600 Capitol Way North, Olympia, WA 98501-1091
Archived documents do not reflect current WDFW regulations or policy and may contain factual inaccuracies.
May 22, 2003
Contact: Mik Mikitik, (360) 902-8113
Sign up early for a spot in rapidly filling hunter education classes
OLYMPIA - With the number of would-be students outstripping available space in some state hunter education classes, first-time hunters born after Jan. 1, 1972 should move quickly to secure a spot for the required training.
To help meet the demand, the Washington Department of Fish and Wildlife (WDFW) is actively seeking additional instructors and training facilities and offers an alternative home study program.
The department offers more than 400 hunter education classes statewide. Successful completion of a hunter education course is a state requirement for hunters born after Jan. 1, 1972 who are seeking their first license. The classes, which average 17 hours in length, are taught by volunteer instructors with materials provided by WDFW. The program is funded through federal excise taxes on the sale of firearms, ammunition and some archery equipment.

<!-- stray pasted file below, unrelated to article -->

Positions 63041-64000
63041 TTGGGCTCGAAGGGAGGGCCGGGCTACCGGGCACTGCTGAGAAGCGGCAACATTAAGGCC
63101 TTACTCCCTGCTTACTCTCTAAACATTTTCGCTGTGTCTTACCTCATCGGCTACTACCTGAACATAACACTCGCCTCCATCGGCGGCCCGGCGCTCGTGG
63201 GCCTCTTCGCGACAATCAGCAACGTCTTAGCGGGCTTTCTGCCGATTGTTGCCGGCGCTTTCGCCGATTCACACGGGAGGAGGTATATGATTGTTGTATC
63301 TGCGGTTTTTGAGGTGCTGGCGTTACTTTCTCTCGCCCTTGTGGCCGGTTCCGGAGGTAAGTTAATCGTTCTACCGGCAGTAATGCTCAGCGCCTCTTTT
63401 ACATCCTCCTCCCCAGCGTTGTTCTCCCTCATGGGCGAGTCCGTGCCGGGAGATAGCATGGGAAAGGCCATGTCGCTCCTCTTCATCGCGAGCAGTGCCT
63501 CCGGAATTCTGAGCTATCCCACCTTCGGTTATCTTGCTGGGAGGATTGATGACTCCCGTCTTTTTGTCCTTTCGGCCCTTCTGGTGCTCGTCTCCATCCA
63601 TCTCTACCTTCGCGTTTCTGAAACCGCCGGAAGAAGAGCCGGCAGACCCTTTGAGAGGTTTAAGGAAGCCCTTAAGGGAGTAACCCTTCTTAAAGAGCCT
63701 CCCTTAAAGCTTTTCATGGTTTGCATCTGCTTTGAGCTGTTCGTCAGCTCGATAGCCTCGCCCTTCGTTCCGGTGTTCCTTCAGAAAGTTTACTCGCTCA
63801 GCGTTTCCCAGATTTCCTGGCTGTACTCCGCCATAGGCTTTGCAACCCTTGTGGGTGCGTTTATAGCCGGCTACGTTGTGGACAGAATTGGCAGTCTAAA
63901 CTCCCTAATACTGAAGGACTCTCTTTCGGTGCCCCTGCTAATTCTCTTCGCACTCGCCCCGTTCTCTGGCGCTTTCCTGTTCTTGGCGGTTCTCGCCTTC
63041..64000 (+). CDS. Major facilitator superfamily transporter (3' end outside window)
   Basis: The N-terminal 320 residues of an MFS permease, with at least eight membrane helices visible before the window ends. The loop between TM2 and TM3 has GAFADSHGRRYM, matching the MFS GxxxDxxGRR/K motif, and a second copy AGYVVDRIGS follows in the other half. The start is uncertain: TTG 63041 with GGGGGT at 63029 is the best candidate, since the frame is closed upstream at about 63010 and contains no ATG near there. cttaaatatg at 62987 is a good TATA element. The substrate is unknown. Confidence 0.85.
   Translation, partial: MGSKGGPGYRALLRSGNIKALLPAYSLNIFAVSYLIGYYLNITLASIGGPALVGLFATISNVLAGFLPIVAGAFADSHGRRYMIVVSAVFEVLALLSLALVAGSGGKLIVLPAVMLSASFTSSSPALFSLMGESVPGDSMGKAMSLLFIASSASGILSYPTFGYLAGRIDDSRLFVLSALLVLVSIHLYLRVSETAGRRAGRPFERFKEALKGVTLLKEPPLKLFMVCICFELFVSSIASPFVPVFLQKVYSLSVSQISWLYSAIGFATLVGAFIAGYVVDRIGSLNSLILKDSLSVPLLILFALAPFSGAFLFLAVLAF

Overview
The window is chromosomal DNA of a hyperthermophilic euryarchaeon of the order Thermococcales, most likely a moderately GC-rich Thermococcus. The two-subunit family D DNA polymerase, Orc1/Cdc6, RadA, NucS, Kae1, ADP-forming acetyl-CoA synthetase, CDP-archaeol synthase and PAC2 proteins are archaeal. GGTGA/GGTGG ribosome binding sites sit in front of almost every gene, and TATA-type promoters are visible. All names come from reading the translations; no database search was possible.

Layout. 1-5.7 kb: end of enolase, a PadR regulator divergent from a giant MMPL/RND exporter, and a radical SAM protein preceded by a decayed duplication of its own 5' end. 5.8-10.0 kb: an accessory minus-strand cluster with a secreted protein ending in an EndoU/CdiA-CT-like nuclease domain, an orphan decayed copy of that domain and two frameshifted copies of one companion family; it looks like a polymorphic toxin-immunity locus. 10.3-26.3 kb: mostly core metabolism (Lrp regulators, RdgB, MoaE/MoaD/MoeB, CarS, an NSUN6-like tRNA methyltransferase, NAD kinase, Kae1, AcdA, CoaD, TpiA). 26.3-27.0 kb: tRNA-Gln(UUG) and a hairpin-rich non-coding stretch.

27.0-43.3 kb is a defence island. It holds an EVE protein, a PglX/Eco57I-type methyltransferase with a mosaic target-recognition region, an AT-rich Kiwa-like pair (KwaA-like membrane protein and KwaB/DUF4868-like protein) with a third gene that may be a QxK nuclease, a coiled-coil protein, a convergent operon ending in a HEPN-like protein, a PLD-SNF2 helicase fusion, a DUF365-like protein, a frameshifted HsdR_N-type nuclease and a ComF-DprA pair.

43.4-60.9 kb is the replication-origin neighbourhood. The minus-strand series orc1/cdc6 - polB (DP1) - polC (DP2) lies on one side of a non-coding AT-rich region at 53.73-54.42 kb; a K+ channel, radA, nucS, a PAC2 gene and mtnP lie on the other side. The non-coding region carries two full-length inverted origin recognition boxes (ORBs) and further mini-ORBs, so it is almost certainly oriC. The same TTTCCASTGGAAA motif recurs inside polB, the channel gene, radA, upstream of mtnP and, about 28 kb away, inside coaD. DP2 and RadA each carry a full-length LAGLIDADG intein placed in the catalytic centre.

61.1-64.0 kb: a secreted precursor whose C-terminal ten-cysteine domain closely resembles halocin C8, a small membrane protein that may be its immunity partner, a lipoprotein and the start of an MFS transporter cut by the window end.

Although the number of classroom slots has traditionally been sufficient to serve the number of novice hunters, demand for the training has surged dramatically in the past 18 months, according to Mik Mikitik, WDFW hunter education coordinator.
"We will add close to 100 new volunteer instructors this year, but many of those will be working to assist in existing classes," Mikitik explained. "Despite our efforts, some people will find classes full or not available in their area."
For those who wish to pursue the home study option, information on requirements and materials is available by contacting Dan Boes with the WDFW Hunter Education Program at (360) 902-8115 or emailing firstname.lastname@example.org
Besides learning information in the written material, home study participants must work with a target shooting facility to complete the shooting proficiency portion of the course and complete a written examination supervised by a proctor.
"The home study program requires discipline, time and individual motivation," acknowledged Mikitik. "It is not an easy alternative to a traditional class."
For general information on the state hunter education program see the department's website on the Internet.